The 1956 Nixa: Westminster stereo recordings Volume 1

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3.0 out of 5 star rating 3.0

COMPOSERS: Britten,Elgar,Walton
LABELS: First Hand Records
WORKS: Walton: Symphony No. 1; Elgar: Falstaff; Symphony No. 2; Cockaigne Overture; Britten: The Young Person’s Guide to the Orchestra (mono and stereo); Four Sea Interludes & Passacaglia; Rossini/Britten: Matinées musicales; Soirées musicales
PERFORMER: London PO/Adrian Boult (narration)
CATALOGUE NO: FHR06 ADD mono/stereo Reissue (1956)

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In August 1956, Adrian Boult was working like a demon in the recording studio, and this set goes back to the original Westminster stereo tape masters where possible – earlier UK issues were sometimes available only in mono.

It’s amazing to hear Britten’s Rossini arrangements for the first time in colour: performances are bright and breezy, though the Sea Interludes and Passacaglia are dimmer in sound, and rather underpowered, with a decidedly limp ‘Storm’.

The mono version of The Young Person’s Guide, with Boult’s narration, is supplemented by the unadorned stereo mix. Again, the performance lacks the glitter that we expect from this showpiece, and it’s a pity that space couldn’t be found for the rehearsal sequence which was issued in America.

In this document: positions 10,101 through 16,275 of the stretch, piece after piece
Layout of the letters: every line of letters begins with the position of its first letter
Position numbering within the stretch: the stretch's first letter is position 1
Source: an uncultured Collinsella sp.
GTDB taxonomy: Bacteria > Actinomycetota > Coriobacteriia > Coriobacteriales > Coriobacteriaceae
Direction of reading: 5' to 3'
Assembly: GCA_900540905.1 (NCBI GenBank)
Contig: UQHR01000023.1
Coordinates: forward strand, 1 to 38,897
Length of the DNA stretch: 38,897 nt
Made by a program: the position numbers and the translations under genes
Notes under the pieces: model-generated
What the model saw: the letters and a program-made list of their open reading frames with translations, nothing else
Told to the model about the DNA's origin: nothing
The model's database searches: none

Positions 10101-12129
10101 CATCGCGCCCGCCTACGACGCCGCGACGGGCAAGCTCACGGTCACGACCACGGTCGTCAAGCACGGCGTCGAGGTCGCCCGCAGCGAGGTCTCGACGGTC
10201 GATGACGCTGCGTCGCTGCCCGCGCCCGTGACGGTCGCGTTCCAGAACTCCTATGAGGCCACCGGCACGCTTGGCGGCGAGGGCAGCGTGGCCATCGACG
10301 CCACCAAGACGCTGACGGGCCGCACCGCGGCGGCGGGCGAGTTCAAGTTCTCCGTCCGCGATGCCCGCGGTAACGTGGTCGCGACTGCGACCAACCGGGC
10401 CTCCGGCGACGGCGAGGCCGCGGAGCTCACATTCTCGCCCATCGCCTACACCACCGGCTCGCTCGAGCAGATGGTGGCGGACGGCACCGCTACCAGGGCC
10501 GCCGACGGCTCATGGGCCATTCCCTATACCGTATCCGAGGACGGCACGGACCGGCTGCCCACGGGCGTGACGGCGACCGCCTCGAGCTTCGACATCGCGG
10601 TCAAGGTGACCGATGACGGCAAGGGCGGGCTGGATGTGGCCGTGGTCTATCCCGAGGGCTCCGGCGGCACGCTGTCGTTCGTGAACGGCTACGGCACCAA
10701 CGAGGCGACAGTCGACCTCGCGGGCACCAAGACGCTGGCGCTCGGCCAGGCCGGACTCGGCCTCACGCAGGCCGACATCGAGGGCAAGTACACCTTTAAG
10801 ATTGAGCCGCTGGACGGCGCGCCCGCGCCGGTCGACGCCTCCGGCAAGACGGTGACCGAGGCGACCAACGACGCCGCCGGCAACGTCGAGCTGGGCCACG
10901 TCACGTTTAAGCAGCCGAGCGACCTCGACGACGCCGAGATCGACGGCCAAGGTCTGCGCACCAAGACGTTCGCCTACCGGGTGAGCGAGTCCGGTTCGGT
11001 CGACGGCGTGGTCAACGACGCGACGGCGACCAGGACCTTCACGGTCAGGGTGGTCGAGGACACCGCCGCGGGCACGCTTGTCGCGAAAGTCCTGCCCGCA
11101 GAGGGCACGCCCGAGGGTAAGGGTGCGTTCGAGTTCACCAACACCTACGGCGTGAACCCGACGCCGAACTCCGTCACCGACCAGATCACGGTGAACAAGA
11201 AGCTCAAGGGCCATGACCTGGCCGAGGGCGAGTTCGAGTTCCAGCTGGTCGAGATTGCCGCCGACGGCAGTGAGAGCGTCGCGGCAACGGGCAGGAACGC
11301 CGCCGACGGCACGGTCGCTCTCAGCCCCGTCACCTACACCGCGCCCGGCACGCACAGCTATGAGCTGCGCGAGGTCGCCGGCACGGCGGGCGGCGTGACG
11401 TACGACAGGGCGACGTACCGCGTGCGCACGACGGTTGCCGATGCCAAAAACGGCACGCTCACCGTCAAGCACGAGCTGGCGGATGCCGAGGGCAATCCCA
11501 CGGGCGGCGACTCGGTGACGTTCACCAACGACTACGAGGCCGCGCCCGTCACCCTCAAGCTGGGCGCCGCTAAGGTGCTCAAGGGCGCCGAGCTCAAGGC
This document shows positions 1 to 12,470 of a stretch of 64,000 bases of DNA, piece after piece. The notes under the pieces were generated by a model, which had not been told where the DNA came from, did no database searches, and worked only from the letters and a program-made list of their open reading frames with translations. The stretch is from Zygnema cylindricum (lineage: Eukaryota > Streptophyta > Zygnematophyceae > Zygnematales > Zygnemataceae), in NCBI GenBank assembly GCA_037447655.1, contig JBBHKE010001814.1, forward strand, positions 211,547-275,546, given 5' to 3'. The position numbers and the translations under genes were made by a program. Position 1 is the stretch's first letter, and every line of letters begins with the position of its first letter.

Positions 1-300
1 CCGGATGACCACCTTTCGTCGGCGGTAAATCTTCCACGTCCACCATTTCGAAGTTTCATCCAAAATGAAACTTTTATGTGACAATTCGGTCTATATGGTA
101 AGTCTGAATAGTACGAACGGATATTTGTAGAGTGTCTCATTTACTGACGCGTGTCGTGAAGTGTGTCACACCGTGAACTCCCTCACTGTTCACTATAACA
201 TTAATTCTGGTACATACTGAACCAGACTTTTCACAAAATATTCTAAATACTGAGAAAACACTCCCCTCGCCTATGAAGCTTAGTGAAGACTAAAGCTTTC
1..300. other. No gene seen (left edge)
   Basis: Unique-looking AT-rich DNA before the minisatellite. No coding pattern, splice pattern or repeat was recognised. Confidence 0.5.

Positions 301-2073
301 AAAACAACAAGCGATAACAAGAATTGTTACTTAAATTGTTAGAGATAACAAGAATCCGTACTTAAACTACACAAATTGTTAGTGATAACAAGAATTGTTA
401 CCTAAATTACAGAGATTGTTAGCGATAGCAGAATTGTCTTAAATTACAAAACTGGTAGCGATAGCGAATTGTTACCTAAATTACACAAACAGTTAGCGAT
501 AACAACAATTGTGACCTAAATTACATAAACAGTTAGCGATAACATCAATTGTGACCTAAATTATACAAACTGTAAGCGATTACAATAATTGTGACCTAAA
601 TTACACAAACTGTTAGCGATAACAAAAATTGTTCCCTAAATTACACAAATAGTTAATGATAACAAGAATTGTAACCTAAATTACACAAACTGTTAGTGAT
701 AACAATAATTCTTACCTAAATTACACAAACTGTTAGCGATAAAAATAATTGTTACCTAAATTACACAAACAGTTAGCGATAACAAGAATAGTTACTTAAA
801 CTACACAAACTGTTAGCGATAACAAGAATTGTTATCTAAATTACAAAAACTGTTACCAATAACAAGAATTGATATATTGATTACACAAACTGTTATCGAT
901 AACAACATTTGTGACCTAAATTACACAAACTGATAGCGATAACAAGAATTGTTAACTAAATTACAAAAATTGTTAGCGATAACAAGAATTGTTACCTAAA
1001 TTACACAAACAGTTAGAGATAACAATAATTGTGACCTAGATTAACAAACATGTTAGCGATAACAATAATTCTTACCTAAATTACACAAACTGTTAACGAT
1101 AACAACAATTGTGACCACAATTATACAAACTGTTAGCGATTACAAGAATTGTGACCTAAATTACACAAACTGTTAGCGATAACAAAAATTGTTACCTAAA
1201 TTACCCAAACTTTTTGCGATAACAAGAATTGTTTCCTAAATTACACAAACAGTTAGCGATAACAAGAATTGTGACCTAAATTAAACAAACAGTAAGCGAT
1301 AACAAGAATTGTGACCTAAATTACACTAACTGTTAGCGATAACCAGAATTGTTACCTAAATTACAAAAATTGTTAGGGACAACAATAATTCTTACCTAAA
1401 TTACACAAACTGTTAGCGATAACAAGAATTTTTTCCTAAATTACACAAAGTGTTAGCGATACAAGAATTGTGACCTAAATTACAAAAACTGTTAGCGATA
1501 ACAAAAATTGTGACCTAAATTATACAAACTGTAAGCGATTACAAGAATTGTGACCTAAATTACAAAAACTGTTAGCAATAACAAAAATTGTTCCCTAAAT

Boult’s on more familiar ground in the Elgar works: the Symphony No. 1 is nearer to the dynamic BBC Symphony Orchestra version from 1944 than the magisterial LPO taping of the mid 1970s, and the sound is an improvement on previous CD incarnations, with a wide stereo image, though still a little dry and boxy.

That’s something which seems better in Cockaigne, and even more so in Falstaff, where Boult makes the sometimes episodic structure of the music compellingly coherent.

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The Walton Symphony also comes up more brightly than previously: it’s an intensely rhythmic performance, though accents could be sharper, especially in the scherzo. But the slow movement builds surely and passionately, and the finale comes as the cumulation and catharsis that it should be. Martin Cotton